U.S. Department of the InteriorOffice of the Secretary - U.S. Department of the Interior - www.doi.gov - News Release
November 17, 2008
Contact: Frank Quimby (202) 208-7291
Matt Spangler (202) 452-5130

Bureau of Land Management Finalizes Rules
That Could Add Billions of Barrels of Oil to U.S. Supply

Oil shale is a fine-grained sedimentary rock containing organic matter from which oil may be produced.
Oil shale is a fine-grained sedimentary rock containing organic matter from which oil may be produced. Hi-Res

WASHINGTON, D.C. -- As part of its ongoing effort to increase and diversify America's energy supply, the Department of the Interior's Bureau of Land Management today published final regulations to establish a commercial oil shale program that could result in the addition of up to 800 billion barrels of recoverable oil from lands in the Western United States.

In keeping with the Energy Policy Act of 2005 and the Mineral Leasing Act of 1920, the BLM final regulations provide the critical “rules of the road” on which private investors will rely in determining whether to make future financial commitments to prospective oil shale projects. 

 “The U.S. needs all types of energy resources, both conventional and renewable, in order to meet our future needs,” said Assistant Secretary of Land and Minerals Management at Interior C. Stephen Allred.  “Production from domestic resources makes us more secure and less vulnerable to future energy crises, and increases our security and economic well-being.  The tremendous oil shale resources that we have in the U.S., containing several times the oil reserves of Saudi Arabia, can be a vital component of that secure future.”

Oil shale is a fine-grained sedimentary rock containing organic matter from which oil may be produced. The regulations provide for a thoughtful, phased approach to oil shale development on public lands in the West.  Commercial development of oil shale will not begin until it is technologically viable, which is not expected for several years.  The regulations will provide a basis for decisions, as “rules of the road” for the large investment that will be necessary for industry to develop technologies to extract the resource in an environmentally sound manner.  Those investments could exceed $1 billion.

Before any oil shale leases are issued, additional site-specific National Environmental Policy Act (NEPA) analysis would be completed on the proposed development.  Once a lease is issued, the lessee will also have to obtain all required permits from state and local authorities, under their respective permitting processes, before any operations can begin.  Another round of NEPA analysis would be conducted before any site-specific plans of development are approved.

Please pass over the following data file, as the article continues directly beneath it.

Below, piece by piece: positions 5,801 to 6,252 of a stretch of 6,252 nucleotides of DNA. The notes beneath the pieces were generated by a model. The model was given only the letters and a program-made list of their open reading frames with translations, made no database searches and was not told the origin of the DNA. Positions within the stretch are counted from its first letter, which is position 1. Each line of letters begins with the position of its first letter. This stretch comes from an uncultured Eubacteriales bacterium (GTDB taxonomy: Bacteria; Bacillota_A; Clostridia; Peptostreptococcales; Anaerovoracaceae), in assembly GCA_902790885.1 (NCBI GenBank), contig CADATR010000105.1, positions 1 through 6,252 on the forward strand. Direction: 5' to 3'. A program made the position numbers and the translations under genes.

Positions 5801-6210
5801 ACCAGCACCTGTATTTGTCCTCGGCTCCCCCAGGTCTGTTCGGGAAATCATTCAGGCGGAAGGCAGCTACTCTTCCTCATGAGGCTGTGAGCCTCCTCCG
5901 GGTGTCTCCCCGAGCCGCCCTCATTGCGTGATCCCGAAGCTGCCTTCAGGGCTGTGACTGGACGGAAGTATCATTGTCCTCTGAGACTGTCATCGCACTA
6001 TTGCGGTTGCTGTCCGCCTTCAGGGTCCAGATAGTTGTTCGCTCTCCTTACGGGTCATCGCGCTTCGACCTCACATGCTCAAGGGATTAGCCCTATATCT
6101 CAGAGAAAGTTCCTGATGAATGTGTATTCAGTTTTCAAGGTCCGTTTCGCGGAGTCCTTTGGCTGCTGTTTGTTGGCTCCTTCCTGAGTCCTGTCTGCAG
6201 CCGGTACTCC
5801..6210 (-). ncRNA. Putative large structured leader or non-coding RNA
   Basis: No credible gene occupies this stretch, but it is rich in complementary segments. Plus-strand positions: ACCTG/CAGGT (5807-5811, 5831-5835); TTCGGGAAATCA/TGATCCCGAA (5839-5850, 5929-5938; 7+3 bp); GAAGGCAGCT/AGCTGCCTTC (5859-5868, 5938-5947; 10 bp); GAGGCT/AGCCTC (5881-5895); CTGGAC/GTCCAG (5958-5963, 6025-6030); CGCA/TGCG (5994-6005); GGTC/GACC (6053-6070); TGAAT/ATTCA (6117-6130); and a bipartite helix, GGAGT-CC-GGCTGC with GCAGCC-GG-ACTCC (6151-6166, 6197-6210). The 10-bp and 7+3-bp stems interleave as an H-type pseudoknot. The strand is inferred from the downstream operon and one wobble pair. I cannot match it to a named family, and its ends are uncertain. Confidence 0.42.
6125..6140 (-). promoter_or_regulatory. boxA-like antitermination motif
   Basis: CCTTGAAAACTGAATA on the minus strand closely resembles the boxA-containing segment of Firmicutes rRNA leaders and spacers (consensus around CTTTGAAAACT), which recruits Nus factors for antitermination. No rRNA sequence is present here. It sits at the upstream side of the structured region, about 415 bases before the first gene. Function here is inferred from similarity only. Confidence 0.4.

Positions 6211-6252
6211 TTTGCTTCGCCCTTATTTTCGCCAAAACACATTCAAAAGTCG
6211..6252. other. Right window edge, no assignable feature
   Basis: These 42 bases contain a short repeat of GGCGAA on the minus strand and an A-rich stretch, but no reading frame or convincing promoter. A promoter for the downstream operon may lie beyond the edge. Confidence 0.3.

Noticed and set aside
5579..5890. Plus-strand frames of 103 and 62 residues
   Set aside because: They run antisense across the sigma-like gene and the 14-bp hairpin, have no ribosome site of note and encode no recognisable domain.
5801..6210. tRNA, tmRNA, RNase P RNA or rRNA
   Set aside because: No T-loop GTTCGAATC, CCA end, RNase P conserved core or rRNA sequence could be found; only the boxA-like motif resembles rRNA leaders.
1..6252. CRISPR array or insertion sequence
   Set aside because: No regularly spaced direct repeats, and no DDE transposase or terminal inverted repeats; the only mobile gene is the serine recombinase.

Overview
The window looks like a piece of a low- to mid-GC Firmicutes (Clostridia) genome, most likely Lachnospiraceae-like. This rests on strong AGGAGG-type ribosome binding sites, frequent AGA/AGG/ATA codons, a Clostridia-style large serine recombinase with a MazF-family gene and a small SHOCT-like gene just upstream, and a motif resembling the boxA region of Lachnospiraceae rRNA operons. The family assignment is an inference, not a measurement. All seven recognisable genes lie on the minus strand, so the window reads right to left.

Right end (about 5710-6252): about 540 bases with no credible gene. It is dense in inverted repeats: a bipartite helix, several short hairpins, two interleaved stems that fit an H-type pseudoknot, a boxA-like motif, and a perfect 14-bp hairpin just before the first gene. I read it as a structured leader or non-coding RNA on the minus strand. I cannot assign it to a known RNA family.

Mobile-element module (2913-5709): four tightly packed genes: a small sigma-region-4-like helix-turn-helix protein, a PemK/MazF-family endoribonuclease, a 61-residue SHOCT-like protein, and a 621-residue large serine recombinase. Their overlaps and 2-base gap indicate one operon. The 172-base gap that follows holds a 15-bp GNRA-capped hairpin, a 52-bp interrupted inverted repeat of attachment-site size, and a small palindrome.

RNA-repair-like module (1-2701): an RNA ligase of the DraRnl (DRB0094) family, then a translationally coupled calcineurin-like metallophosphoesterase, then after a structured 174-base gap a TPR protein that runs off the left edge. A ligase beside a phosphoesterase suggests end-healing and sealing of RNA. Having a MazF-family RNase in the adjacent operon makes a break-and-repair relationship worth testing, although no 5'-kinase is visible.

The leasing regulations incorporate provisions of the Energy Policy Act and the Mineral Leasing Act relating to: maximum oil shale lease size; maximum acreage limitations; rental; and lease diligence.  The rule also establishes a royalty rate based on a time-adjusted rate, beginning at 5% during the first 5 years of commercial production, and then rising 1% every year thereafter until the rate reaches 12.5%.  Forty-nine percent of the royalties are shared with the states within which the leases are found.

The regulations address provisions of the Energy Policy Act that establish work requirements and milestones to ensure diligent development of leases.  Standard components of a BLM leasing program ─ including lease administration and operations ─ are included, as well as additional NEPA documentation requirements for lease applicants.

According to the U.S. Geological Survey, the U.S. holds more than half of the world’s oil shale resources.  The largest known deposits of oil shale are located in a 16,000-square mile area in the Green River formation in Colorado, Utah and Wyoming.  Federal lands comprise 72 percent of the total surface of oil shale acreage in the Green River formation. 

“Oil shale is a strategically important domestic energy source that should be developed to reduce the nation’s growing dependence on oil from politically and economically unstable foreign sources,” said BLM Director James Caswell.  “The BLM is taking extraordinary steps to improve our domestic energy security, including the establishment of regulatory regimes designed to boost geothermal, solar and wind development and protect our public land resources.”

Throughout the process, the BLM will collaborate and consult with affected states, tribes and local governments to ensure that their interests and concerns surrounding the oil shale program continue to be addressed.  For instance, the site-specific NEPA analyses would include the same opportunities for public involvement and comment that are part of the Programmatic Environmental Impact Statement process. 

The regulations are just one of several steps designed to harness these vast energy resources. The BLM has also issued research, development and demonstration (RD&D) leases for five oil shale projects in Colorado’s Piceance Basin and one in Utah.

In addition, Assistant Secretary Allred signed the Record of Decision today on a Programmatic Environmental Impact Statement (PEIS) that would amend several resource management plans to open lands for application for potential oil shale leasing in the future.  In the PEIS, the BLM amended land-use plans in Utah, Colorado, and Wyoming to set aside approximately 1.9 million acres of public lands for potential commercial oil shale development.  Additional site-specific NEPA analysis will have to be completed before leasing or development occurs.

The Oil Shale Regulation on the electronic desk of the Federal Register today is at:

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